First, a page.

Today I start a once-a-month-series for Real Toads: “First and Last Lines.” Today it is the Sunday mini-challenge, posted a day early so you can take your time. Next month it will be on last Wednesdays. I was called into action because Ella of “Ella’s Edge” is taking a break, but I cannot pretend to replace that passionate young Toad. I’ll introduce form and ideas, hoping that Ella will stop by to raise the roof.
Today's idea grew out of my experience essay and letter-writing. Among the many reasons to write, I write to think. Often it is not until the end of a long rant that I am clear about what I want to say. The conclusion makes a better introduction, and then I can organize strategically to bring readers along. Does this sound familiar to you?
When I tried the same with a poem, I liked the result, and have ever since been carrying around a list of last lines the way other people carry around crossword puzzles!
Here’s the challenge: Look at five to ten of the latest poems you wrote and find last lines that are rich with possibility for a new beginning. If none of your last lines leap out at you, simply pick one you like and use it for today’s prompt. It will be the first line (or two) of your brand new poem—long or short—that you write this weekend.
Here’s an example. The second poem is built from the last line of the first:
A New Beginning by Susan L. Chast
Hsssssssssssssssssssssssssssssss . . .
Where was I when I began, she wondered.
She stroked tiles tightly tucked around her,
tiles tilting forward and turning.
This was not her typical maze:
It wasn’t alive and it wasn’t green and it didn’t stand
still as it should while she moved. Ths one was much like
fish scales covering a spiraling mobius strip.
I’m in the DNA, she thought, I hope it’s mine.
If it were possible to be in the DNA, why care if it’s my own?
She giggled at this second thought, and pushed forward.
She felt the wall undulating around her. Snakeskin!
She thought, it doesn’t even smell fishy! Snakeskin,
and probably discarded. Unless I am the snake, she said aloud.
And a hiss echoed around her spiked tongue.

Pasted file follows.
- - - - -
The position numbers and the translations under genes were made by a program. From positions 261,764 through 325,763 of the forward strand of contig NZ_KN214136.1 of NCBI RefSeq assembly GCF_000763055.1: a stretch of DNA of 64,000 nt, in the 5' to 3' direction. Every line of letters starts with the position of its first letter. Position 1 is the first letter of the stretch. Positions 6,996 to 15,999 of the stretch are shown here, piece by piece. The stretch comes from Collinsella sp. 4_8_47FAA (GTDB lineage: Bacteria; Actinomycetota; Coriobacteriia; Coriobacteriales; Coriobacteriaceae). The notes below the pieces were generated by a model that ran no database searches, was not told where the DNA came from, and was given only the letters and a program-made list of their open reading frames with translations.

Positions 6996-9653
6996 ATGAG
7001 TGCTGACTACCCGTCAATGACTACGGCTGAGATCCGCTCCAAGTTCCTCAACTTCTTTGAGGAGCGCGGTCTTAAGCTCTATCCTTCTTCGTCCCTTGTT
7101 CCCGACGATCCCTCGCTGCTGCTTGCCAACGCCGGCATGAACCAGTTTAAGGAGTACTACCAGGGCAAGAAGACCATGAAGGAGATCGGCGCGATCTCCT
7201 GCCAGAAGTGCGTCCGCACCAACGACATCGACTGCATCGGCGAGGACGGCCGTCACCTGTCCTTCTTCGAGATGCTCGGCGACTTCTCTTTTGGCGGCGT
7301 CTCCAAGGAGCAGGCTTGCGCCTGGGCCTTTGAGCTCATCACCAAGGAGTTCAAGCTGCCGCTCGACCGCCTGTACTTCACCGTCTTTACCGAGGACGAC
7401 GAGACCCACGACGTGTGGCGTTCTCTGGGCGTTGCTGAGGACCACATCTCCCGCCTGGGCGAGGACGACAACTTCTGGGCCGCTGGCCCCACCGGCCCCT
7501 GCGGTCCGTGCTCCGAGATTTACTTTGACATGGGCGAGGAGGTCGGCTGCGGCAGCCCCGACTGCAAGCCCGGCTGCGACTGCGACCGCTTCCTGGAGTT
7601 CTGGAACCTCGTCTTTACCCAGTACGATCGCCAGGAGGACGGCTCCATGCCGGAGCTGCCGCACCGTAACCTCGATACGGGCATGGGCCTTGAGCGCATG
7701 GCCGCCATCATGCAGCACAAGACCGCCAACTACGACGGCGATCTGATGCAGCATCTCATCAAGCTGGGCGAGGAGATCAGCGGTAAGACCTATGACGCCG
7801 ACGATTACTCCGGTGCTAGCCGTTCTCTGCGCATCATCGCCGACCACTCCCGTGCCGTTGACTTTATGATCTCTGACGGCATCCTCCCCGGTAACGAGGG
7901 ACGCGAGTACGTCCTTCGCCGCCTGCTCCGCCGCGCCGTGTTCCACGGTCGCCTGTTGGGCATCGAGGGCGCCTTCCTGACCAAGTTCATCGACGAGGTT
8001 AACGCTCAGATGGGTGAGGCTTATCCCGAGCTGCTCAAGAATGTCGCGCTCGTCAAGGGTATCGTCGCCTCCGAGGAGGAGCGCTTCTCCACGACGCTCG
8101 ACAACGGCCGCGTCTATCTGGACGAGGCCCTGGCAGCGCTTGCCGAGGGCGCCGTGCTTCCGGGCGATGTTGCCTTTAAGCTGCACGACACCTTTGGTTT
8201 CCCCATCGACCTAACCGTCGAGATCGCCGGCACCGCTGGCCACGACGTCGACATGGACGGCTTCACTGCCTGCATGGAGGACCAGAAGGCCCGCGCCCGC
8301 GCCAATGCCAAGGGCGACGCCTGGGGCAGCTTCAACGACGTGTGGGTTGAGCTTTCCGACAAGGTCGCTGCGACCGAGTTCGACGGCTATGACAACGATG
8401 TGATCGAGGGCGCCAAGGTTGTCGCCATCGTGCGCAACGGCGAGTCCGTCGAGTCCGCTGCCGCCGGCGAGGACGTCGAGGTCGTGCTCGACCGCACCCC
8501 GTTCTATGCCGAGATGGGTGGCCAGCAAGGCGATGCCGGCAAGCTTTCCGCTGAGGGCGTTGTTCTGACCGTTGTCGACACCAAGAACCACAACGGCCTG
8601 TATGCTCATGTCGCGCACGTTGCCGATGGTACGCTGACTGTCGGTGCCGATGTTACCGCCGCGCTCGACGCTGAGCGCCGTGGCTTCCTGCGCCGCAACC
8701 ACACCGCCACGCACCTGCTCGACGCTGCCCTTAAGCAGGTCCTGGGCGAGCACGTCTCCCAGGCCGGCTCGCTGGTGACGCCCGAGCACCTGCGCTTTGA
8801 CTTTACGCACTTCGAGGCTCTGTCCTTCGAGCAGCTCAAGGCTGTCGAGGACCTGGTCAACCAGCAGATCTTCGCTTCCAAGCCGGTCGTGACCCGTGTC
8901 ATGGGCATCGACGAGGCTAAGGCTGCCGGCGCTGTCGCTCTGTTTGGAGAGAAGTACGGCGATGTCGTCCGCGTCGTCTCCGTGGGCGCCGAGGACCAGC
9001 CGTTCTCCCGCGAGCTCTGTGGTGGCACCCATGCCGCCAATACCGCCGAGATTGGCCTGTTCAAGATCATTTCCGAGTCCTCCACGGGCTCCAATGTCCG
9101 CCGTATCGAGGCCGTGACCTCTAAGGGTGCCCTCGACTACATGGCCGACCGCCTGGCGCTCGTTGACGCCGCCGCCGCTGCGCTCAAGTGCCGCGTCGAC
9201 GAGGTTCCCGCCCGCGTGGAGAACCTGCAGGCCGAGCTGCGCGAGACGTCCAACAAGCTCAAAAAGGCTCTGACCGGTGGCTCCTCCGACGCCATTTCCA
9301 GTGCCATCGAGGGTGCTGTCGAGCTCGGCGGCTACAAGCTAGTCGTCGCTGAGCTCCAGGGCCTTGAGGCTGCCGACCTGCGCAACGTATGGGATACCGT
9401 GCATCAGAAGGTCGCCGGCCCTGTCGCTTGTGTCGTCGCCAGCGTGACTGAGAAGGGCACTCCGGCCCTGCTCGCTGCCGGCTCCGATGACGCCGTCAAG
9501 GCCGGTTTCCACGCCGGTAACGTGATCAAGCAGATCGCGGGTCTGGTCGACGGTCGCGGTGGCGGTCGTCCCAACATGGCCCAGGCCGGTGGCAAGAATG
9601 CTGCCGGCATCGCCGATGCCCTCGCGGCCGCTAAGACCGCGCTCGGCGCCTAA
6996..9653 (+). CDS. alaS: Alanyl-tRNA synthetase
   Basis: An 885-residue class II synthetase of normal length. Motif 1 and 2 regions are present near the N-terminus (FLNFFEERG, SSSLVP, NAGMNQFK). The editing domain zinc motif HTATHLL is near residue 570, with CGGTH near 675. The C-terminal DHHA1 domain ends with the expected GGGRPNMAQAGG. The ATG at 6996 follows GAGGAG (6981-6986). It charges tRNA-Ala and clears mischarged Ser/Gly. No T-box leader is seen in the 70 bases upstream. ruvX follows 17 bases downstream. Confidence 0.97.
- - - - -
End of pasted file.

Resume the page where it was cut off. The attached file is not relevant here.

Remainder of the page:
Most Fateful Day: a ghazal by Susan L. Chast
A hiss echoed from its spiked tongue and you thought
That the snake had not lied to you in word and in thought?
Watch it slide away and take the apple along too
Neither giving it to you nor to God as we thought
Your tell-tale teeth marks are in it too, along with my own—
Seeing our DNA together, the snake will guess that YOU thought
We’d be together in Eden or in jail and no matter how much
We pay for it; happiness follows this ability to have thought.
But doubt is quite difficult and I liked it much better
When fate was determined and we need not have thought
About all of the options, the leaves of the trees, whether
To beat you or to love you. I wish I had thought
This before, dear Lady, I opened my mouth to your pleases
And caresses and most seductive scatterings of thought.
I write these rapidly, following my first thought and letting go of consideration of form until I stop. The above revision demanded a few changes in the opening line and a small amount of repetition to help the character think. Within a few changes it became a ghazal. But what if it had stayed alive as a free form or a prose poem, a short poem or a long poem? For an example of free verse last line poems, see "Execution" which is a last line poem from “Peace.”
As long as it breathes, post your new poem for us Toads to enjoy in the Garden, with a link back to its source poem. Then come on back to read and comment on other "First and Last Lines."
Enjoy! I am looking forward to reading your poetry.